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Learning through Reflection

A guide for the reflective practitioner


Andrew Castley
University of Warwick

Note: Written initially in 1996, this paper was revised in May 2005.
Thanks are due to my colleagues Ann Devlin of the Nene Centre for Health
Education and Dr Stephen Swailes of the Sunlev Management Centre for
some of the following ideas and sources.
Work-based learning programmes are about learning primarily from
experience at the place of work. Fundamental to the learning process in this
context is the ability to reflect constructively on that experience. This paper
attempts to make that process explicit so that learners are provided with a tool
they can use to develop the range, depth and effectiveness of their
professional expertise.
So the paper is essentially for practical use. The first three sections
summarise the conclusions of a number of commentators, and incorporate
examples relevant to experience-based programmes which were current at
the time at University College Northampton. Section 3 suggests practical
ways in which to reflect constructively on experience. Section 4 presents an
inventory of questions to assist in each stage of the process of reflection.
1. Boud and Walker (1)
1.1. Feelings.
When reflecting on an event it is useful - often important - to recall how you
felt at the time. Were your feelings positive, negative, neutral? Were you
confident, uneasy, nervous, insecure? Were you satisfied, dissatisfied? Why?
What particular features, people or behaviour made you feel that way? Why
did they make you feel that way? Are these factors related to something else
that needs attention?
1.2. Association.
Link the event to other experiences which may be similar or different in
particular respects. Use non-critical techniques to make connections, like
brainstorming, writing, talking, using a tape, before you go on to analyse and
evaluate them. This way you generate analogies which can lead to insights, or
you find you have developed your thinking linearly from a previous
experience.

For example:
preparing students for groupwork might be analogous in some way to
socialising at a party; or
The way, you handled a difficult situation at work may have similarities to (or
specific differences from) situations experienced elsewhere.
1.3. Integration.
In this phase, work with the data provided by the experience and the
association phase above to explore relationships within it and to draw
conclusions. Mind maps and Venn diagrams can be helpful in this; for less
concrete ideas, analogies, similes and metaphors can be useful. For example,
Was the assessment of a particular exercise consistent with its declared
purpose? Was the preparation of the students consistent with what was
subsequently asked of them? Was there consistency between the teacher's
assumptions about prior knowledge and actual prior knowledge of the
students?
In the processing of examination results, was there effective communication
between administrators and academics? Were obligations fulfilled? Was full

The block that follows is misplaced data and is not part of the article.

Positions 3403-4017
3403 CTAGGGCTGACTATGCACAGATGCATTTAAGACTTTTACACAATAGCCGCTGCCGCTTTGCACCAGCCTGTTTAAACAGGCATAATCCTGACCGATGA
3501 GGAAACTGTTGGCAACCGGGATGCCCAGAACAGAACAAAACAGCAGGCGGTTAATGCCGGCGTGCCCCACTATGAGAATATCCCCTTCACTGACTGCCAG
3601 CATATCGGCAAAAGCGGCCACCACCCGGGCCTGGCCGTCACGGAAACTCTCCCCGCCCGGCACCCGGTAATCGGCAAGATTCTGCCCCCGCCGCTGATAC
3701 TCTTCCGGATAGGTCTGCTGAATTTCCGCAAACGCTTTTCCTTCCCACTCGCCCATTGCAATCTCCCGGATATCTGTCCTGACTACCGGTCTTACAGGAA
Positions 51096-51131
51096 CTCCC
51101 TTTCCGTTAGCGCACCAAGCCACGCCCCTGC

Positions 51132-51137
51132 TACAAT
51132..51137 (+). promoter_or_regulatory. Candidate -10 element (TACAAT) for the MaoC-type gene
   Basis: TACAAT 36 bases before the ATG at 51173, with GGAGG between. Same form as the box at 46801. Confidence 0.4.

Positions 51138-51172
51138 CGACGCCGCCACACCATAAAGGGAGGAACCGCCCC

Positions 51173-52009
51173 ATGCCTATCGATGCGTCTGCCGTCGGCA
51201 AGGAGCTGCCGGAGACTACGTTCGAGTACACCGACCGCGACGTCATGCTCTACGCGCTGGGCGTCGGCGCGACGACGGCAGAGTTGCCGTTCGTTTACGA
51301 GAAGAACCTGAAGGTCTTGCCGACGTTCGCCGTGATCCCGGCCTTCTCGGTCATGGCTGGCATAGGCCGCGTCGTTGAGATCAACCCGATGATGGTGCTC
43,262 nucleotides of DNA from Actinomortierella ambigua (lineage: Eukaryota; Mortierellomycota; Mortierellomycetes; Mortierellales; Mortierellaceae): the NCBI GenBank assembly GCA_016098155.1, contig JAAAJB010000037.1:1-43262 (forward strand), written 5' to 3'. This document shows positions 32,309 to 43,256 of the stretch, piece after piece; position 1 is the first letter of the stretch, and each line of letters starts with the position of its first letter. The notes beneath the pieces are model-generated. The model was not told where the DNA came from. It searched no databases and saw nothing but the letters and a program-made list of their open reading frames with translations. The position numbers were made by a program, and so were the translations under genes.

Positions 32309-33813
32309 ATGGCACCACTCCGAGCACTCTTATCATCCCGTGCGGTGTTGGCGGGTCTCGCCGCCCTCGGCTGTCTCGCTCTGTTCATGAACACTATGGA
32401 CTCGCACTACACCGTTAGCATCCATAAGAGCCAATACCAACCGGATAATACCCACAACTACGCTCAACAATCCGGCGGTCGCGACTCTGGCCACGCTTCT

documentation available? Was the Examination Board well chaired? In what
way?
1.4. Validation.
In this phase, test the conclusions from the integration phase above against
what you know to be true, effective or valid from other experience. Are your
conclusions consistent with past experience, or others' experience? Its validity
can also be tested by a version of Einstein's "thought experiments" in which
you mentally run through a possible application in practice of your
conclusions. Does it "feel right?"
1.5. Appropriation.
Appropriation means making the learning one's own. This can be at the level
of a fairly straightforward technique, but is often at a profound level in which
the learner's world view can shift. "The new learning which flows from
reflection can not only change future approaches to events, but can also
affect the behaviour of learners, as well as providing learners with an insight
into how they learn. Other possible outcomes of this reflection are a greater
readiness to apply what has been learned, and a deeper commitment to
action."
For example,
When people are consulted about a new, idea or development, two things
usually happen: the idea is improved, and people's readiness to accept it is

increased. This insight might lead the learner to revise their approach to
managing a department, running meetings or structuring an activity for their
students. This changed behaviour is particular to the learner and would be
highly valued by them.

2. Boyd and Fales (2)


The following components of the process of learning through reflection were
identified by the authors in many respondents in their research. These stages
refer to learning which takes place at a profound level and affects at least to
some extent the way in which the learner views the world.
2.1. A sense of inner discomfort.
This could be intentionally provoked by a teacher, mentor or advisor, but often
evolves apparently spontaneously in the learner. It can be the feeling that
something does not fit, has been forgotten, is confusing, has too many
possible alternatives; it is often described as a sense of "stuckness".
2.2. Identification or clarification of the concern.
The reflective learner will be able to convert this vague unease into a defined
problem or issue. It may happen unconsciously, or the learner may
consciously explore the sense of unease by writing, identifying "blocks" (why
don't I make that call? Am I worried I'll get a negative response?; Why don't I
make a start? Do I think I won't be able to do it?).
"The key characteristic which seems to differentiate reflective learning from
other types of mental activity (thinking or problem solving) is that the problem
is conceptualised in relation to self. The individual is aware of and places self